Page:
EducationFeatureO.O.P.S.Sex & Gender

Disrupting Silences in the Philosophy Canon

Teaching 'modern' philosophy

Philosophy is suffering gender-wise (and here I bracket for the moment class, race, and sexuality) — see Sally Haslanger’s “Women in Philosophy? Do the Math” in The Stone. But the gender trouble is not simply a matter of representation in the field. The problem also entails a regretfully enduring elision in the transmission of Western thought, a continued forgetfulness of invaluable labor …

EducationFeatureLiberal Democracy in QuestionO.O.P.S.Power and Crisis

Tuskegee Syphilis Experiment in an Early Modern Science Course?

Reflections on continuous contingent foundations for liberal education and liberal democracies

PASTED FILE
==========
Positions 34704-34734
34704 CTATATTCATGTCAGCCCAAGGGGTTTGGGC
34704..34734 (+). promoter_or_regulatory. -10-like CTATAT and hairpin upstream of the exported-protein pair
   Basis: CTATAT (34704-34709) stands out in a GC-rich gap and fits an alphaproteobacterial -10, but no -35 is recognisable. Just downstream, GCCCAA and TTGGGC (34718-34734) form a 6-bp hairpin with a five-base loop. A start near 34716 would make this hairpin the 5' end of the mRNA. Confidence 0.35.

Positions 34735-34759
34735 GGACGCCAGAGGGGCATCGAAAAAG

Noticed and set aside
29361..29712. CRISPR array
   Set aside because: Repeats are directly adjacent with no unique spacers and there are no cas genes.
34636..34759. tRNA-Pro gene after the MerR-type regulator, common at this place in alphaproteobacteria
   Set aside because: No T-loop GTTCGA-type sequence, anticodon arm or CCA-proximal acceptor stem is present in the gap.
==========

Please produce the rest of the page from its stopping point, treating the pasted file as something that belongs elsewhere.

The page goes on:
In my final post of the old year , I promised that my next post would defend my claim that “however much I believe the liberals’ heart is in the right place, I believe the critiques of liberal universalism both within the academy and without hit home in some real ways, not least in terms of the self-delusion we liberals have all-too-often suffered about our own tolerance of, and even appetite for, cruelty.” Such a promised defense is only the more necessary in light of David Kretz’s response, which among many other interesting things, raises the question about whether or not a liberal arts college today, …

O.O.P.S.Theory & Practice

Spinoza in Love

In Part III of the Ethics, Spinoza begins to diagnose more deeply what it means to be a finite mode (e.g., a human being). In his attempt to address “men’s way of living” and contravene the erroneous conception of “man in Nature as a dominion within a dominion” (III Preface), Spinoza details a love that is largely passive rather than active. Though it will become very important, the active form (termed “nobility”) that “destroys” hate is only hinted at here …